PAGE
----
Shave the Monkey’s Dragonfly, Mad Arthur, and The Unseelie Court

cover art for The Unseelie CourtShave the Monkey is a six-member English group. They started out in 1988 as a five-piece, but added a drummer after their first CD. Since that time they’ve kept up a surprisingly stable membership consisting of Bryan Causton on various string instruments; Steve Collins on melodeons; Duncan Moss on the hurdy-gurdy, bombarde, and bagpipes; Kevin Neaves on percussion and guitar; Guido Rincon on keyboards, guitar and bouzouki; and Carolyn Sheppard on guitar, bass, and lead vocals.

Shave the Monkey has a broad repertoire with traditional music from the 11th century and forward as well as their own songs, mixing instrumental music with songs.

Their debut CD The Unseelie Court was released in 1992. It is a fine debut album by anyone’s standard, although it may be criticized for aiming for too much at once. The feel and sound of the CD changes considerably between the tracks. Sometimes they sound like Pyewackett (a British group about a decade ago that never really made it), sometimes like Silly Wizard in their softer moments. Carolyn Sheppard’s voice has a strong resemblance to Cathy LeSurf of Oyster Band and Albion Band fame.

Six out of the ten tracks are instrumentals. They can be divided into two categories, those with a strong medieval sound, using bagpipes and hurdy-gurdy with good effect, and those who sound more traditionally English with melodeon and guitars, mandolins, or bouzouki. The only time that the two sounds mix is in “Theme Vanietais,” a theme for a French soap opera. Overall, the instrumentals are very strong rythmically and can surely be used for dancing.

The songs show a softer side of the group. There is a frequent — and good — use of the flute to underline the sentiments of the songs. Stand-out songs are “Witch Finder General,” a song by Causton and Sheppard about a witch hunter in 16th century England, and a moving version of the traditional “Bonny Light Horseman.” The latter is also the best example of Sheppard’s singing, one where she manages (with mixed results) to shake off the LeSurf influence.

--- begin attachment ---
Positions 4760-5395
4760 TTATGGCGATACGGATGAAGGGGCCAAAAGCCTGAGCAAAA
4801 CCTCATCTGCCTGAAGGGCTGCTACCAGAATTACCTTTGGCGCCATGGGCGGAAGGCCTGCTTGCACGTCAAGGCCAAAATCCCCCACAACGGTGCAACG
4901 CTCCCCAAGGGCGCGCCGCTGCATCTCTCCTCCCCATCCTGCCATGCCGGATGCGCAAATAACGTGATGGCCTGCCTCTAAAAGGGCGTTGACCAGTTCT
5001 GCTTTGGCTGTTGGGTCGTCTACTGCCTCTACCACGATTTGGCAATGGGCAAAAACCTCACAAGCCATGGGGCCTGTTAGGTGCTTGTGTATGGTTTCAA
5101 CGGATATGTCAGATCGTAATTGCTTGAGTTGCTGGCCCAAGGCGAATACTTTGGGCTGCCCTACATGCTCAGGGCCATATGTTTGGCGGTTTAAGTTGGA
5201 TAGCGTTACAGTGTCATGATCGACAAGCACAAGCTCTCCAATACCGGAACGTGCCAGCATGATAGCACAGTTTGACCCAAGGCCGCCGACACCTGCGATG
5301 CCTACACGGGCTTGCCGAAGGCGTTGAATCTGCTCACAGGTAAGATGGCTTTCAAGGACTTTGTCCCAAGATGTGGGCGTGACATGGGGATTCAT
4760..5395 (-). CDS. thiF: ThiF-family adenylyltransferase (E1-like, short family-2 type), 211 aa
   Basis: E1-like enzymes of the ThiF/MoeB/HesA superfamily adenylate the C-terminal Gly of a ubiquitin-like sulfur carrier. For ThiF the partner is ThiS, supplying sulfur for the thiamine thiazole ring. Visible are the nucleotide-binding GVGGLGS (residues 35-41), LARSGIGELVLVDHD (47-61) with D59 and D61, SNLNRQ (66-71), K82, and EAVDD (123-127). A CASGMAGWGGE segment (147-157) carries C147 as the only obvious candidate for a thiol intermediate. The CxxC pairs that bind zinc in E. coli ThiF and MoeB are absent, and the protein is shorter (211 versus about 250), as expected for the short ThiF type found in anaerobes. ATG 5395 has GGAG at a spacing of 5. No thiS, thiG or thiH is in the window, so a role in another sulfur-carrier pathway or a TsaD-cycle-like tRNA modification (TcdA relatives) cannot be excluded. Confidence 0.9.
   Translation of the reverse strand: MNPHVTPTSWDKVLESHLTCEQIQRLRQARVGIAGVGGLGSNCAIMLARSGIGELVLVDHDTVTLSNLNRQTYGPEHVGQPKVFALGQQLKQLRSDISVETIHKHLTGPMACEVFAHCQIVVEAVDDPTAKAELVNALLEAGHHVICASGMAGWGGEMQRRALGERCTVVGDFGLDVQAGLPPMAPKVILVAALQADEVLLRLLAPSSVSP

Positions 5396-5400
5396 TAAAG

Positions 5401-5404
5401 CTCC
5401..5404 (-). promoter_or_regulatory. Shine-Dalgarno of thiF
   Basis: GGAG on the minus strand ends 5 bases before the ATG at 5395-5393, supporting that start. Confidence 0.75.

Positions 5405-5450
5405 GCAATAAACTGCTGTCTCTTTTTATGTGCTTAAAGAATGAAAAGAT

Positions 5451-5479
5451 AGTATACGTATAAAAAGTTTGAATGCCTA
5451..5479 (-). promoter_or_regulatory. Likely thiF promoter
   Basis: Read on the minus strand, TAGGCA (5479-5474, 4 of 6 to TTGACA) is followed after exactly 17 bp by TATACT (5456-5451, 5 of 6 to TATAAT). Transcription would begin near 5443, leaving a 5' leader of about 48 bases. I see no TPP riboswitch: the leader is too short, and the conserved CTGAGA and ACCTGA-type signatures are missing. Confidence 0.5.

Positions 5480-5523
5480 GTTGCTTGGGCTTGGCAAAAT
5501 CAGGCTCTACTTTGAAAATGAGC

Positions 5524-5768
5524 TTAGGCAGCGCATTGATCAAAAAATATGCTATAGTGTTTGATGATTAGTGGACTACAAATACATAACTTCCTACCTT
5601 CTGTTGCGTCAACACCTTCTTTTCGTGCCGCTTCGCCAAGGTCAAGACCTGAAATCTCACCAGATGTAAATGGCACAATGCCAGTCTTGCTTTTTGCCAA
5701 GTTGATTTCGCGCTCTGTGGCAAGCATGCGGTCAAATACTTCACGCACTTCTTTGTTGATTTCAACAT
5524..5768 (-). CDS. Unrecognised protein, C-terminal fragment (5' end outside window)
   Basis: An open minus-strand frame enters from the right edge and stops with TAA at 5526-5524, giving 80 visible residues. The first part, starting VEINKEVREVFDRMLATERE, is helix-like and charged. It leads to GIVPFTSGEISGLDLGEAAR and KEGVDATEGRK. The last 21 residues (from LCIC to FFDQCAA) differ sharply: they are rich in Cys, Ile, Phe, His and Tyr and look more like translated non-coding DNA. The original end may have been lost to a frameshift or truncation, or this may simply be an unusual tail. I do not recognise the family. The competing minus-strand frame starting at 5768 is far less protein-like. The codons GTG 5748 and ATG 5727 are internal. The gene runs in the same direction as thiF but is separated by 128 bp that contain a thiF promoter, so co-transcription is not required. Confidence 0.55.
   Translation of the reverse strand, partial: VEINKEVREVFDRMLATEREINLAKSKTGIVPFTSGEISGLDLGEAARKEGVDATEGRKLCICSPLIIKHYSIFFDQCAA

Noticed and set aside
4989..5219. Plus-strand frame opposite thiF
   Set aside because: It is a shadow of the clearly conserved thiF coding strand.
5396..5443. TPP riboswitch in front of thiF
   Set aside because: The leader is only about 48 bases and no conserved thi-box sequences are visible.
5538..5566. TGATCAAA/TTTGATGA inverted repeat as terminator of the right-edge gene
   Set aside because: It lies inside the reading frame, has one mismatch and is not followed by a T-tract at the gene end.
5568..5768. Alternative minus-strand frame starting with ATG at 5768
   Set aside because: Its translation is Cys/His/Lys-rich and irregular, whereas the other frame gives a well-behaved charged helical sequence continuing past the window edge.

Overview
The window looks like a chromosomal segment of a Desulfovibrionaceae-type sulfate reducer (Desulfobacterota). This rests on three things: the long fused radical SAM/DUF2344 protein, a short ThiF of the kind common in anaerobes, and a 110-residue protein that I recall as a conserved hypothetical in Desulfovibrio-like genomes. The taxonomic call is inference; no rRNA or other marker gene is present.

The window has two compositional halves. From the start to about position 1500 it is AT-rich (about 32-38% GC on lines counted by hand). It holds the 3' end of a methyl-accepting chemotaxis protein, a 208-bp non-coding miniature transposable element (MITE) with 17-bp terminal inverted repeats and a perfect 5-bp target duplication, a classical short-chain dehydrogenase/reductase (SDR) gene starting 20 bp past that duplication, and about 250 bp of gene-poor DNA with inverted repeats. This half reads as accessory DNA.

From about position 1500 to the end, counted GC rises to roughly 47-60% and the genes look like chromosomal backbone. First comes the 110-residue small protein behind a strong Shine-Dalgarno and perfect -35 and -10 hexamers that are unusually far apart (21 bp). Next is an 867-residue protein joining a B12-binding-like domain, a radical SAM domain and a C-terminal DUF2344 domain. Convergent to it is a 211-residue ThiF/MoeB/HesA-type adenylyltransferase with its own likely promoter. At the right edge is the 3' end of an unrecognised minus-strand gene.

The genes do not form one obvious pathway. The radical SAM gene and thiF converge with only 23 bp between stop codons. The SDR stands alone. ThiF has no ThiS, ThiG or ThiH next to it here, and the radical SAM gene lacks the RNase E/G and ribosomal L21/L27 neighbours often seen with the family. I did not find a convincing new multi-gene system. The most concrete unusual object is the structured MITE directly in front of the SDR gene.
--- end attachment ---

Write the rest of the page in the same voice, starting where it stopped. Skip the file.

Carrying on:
cover art for DragonflyThe second album, Dragonfly from 1994, is a natural step from the first one. The band are a little more adventurous this time around. There is a drummer on board and they also use the electric guitar successfully a couple of times, especially on the instrumental “Halley V.”

Unfortunately, the listener gets the impression that they have really not decided on how best to use their new member. Neaves is non-present on quite a few tracks; and the best drum sound on the album — on “My Friend/The Emperoro/Androld” — is supplied by a synth, according to the sleeve notes. Neaves is at his best in the instrumental “Branle des Rois/Washerwoman´s Brawl,” where he adds a weight to the band that was not present on the first album.

The instrumentals are more melodeon-based on this album, giving it a more traditional sound. The exception is the above mentioned “My Friend” set, in which the bagpipes get six minutes to showcase what they can be used for.

As for the songs, the album is similar to the first one. “Sad Marie” is an ambitious song that starts of with a chant in Latin and adds a flute solo, strongly influenced by Ian Anderson of Jethro Tull, in the middle. Sheppard’s voice is at its best in “The Swallow,” a smooth and gentle song with lots of flute.